want to depend on a 9mm to shoot a squirrel out of a tree.
Add to that, a hit with a 9mm could significantly damage or reduce the
available meat on such a small animal.

Self defense in a home or shelter? That 9 may well be going against a
target wearing body armor. Not good. The 9mm is precisely what most
body armor is designed for. Not to mention that it is entirely
possible that a round could penetrate a simple drywall barrier and
strike a friendly on the other side. Of course, surprised out of
sleep, the semiautomatic 9 provides what boils down to an instant
response-- and we are back to a 'panic' situation. It may not be a
submachine gun, nor a shotgun, but it IS fast, and at least meets a
minimum level of effectiveness.

We have largely exhausted the potential of the handgun. Yes, a 357mag,
a 41mag, a 44mag would provide a FAR greater lethality. And far more
weight, far fewer rounds available for a serious fight, and far more
kick and thus requirement for a more skilled shooter. So let's move

The shotgun is the finest close-order offensive or defensive weapon
ever devised by man. With a short, 'cylinder bore' barrel, and a long
magazine tube, a pump or semiauto 12 gauge is a truly fearsome weapon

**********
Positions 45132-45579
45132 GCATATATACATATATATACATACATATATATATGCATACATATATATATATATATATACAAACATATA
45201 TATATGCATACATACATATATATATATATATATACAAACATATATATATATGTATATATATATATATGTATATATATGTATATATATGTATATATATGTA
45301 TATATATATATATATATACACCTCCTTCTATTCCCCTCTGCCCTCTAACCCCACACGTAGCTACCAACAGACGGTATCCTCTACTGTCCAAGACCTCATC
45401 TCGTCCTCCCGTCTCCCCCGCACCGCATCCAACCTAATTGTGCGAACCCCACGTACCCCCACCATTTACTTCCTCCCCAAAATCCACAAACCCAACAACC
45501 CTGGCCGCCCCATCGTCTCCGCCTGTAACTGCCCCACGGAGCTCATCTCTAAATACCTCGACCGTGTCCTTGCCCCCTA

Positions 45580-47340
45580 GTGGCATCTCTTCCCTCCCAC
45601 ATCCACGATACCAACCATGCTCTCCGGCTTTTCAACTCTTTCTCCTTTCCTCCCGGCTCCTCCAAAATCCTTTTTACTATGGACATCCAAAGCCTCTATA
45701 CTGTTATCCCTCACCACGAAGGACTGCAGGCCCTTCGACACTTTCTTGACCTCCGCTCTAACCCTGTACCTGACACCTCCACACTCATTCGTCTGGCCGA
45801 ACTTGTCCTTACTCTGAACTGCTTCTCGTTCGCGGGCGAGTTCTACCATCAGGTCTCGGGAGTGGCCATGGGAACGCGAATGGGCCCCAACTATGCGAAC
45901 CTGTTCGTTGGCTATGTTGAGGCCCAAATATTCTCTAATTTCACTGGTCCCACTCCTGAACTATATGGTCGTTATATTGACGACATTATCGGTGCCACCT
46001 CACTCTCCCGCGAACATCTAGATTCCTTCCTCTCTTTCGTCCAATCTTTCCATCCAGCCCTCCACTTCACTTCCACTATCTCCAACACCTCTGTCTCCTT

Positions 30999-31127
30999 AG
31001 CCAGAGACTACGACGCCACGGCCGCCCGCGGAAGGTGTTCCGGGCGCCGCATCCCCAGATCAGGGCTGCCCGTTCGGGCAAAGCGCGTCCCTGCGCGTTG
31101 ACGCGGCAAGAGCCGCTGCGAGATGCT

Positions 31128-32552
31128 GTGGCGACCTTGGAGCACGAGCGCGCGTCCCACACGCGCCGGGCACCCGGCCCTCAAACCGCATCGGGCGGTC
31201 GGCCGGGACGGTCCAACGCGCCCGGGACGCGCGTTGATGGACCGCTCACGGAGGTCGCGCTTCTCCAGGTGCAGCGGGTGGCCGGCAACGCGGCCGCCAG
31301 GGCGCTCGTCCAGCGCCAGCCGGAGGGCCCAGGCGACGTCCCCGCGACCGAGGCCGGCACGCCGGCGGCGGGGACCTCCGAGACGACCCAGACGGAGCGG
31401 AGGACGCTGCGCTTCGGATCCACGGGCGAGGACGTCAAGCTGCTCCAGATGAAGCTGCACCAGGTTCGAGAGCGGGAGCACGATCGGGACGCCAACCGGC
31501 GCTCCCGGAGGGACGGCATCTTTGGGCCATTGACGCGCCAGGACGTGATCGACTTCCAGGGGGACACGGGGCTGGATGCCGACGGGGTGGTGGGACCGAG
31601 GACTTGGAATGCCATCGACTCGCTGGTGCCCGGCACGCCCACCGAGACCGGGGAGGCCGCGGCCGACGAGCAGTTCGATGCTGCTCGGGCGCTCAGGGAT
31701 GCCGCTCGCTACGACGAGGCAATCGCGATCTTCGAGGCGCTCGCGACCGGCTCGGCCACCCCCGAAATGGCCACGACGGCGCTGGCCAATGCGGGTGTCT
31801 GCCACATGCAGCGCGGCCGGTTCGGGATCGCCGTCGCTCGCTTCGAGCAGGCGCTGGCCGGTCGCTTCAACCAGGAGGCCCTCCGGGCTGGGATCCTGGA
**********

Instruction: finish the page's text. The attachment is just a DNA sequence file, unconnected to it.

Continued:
at close range. A 'choked' barrel is not necessary or even desirable
for close order combat, and at truly close range, 30 feet or less, the
unchoked barrel still delivers a load of shot almost as a column,
making for remarkable knock-down power, even against soft body armor.

#4 birdshot is 0.13 inches in diameter... that is slightly less than
an actual bb, which is 0.171 to 0.173 inches-- and a shotshell will
typically contain more than an ounce of shot. So, for #4 birdshot,
that means well over 100 pieces of shot, often arriving, at short
range, at supersonic velocity. And, at close range, all that shot
arrives essentially as a one to two inch diameter column. Ouch.

With #4 buckshot, the individual shot is almost a quarter inch in
diameter. And can number 30-40 per individual shell. Double ouch. With
00, or 'double ought' buckshot, the individual shot is a third of an
inch in diameter with typically 9 per individual shell. A load of 00